Cape Coast has shown the way. Orange Friday is now the biggest part of the Fetu Afahye festival. But the Orange Friday is not owned by the chiefs, neither is it owned by the elders. Orange Friday is owned and run by individual citizens of Cape Coast. There are several thousands of people who now go to Cape Coast for the Fetu Afahye, not because of the Afahye itself, they go there because of the Orange Friday.

In South Africa there are a lot of shops named Mandela. We have Mandela this, Mandela that, everyone is taking a piece of Mandela and making it their own, and the South African government is openly and freely encouraging the popularization of the Mandela brand.

Papa Kwesi Nduom has established Elmina Sharks. He might have named his team Elmina Sharks because he wishes to popularize Elmina. Wa All stars belongs to Kwesi Nyantakyi. Kwesi Nyantakyi tells his story of his mother coming from Wa, hence his quest to identity and popularize the Wa township. Addae Cutlass was created by an individual indigene to popularize Addae festival.  

British Airways, American Airlines, US Airways are all private companies owned by proud individuals and groups who wishes to popularize their countries. And I always admire Charterhouse for creating Ghana Music Awards, TV3 for creating Ghana’s Most Beautiful, the creators of Miss Ghana are all private individuals who sought to promote the brand Ghana.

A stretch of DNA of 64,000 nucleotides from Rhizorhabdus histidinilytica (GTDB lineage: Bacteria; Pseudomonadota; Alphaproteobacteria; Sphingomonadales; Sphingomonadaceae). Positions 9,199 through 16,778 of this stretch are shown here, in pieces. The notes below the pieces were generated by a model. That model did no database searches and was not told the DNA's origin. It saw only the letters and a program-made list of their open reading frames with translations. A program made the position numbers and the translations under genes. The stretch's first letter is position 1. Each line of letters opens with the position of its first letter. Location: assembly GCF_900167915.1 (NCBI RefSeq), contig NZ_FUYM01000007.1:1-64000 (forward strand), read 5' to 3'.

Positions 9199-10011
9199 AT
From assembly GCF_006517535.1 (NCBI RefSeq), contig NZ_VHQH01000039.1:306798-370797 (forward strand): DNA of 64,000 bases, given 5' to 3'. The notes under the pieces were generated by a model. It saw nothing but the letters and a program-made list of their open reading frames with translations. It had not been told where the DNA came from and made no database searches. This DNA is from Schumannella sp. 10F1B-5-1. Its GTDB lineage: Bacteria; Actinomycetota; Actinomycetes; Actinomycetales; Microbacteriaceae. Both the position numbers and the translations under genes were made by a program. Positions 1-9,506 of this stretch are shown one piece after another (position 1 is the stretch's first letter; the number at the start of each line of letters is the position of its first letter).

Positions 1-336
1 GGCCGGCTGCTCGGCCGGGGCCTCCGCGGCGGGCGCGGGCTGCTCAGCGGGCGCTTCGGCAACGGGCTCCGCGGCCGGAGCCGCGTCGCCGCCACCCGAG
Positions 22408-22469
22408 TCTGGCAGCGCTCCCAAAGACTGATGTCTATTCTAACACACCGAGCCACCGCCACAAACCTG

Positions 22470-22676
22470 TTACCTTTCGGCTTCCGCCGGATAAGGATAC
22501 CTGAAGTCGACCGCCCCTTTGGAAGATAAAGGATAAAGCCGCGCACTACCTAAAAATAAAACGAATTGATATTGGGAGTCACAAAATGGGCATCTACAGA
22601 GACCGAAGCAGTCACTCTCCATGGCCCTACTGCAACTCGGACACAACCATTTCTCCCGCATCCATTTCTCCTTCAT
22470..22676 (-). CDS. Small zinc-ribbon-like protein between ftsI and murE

Last year when I decided to help in the rebranding of the Aboakyer festival, I used Aboakyer Cup as a key strategy to gain entry into the heart of the general public. I did not want to touch any aspect of the traditional customs of the festival, because that is where the issues arise from. I spent over GHC40,000 just on the Aboakyer Cup, promoting it, involving football teams from outside of Winneba, and making sure that the Aboakyer Cup becomes a brand of its own.

Here I will like to pay tribute to the Despite and Multimedia groups of companies, for their immense support during the 2016 Aboakyer campaign. Once the Aboakyer Board saw the success of my publicity, they invited me to take over the publicity for the entire festival, and they adopted the Aboakyer Cup into the mainstream festival.

We did not attract any sponsorship for last year, but the investment into the Aboakyer Cup and the rebranding of the entire festival was worth it. I have no doubt that this May 2017, the Winneba Aboakyer festival will see the fruit of last year’s investment.

That is the way to go. The time for festival revolution is now. I am looking forward to seeing the youth all over Ghana defying all odds, and taking bold ownership of their festivals, and creating innovations out of the festivals, and celebrating them in their own ways. Therein lies our pride, therein lies tourism, and therein lies job creation; we cannot be poor when we are sitting on gold, can we?
Source: James Kofi Annan/ [email protected]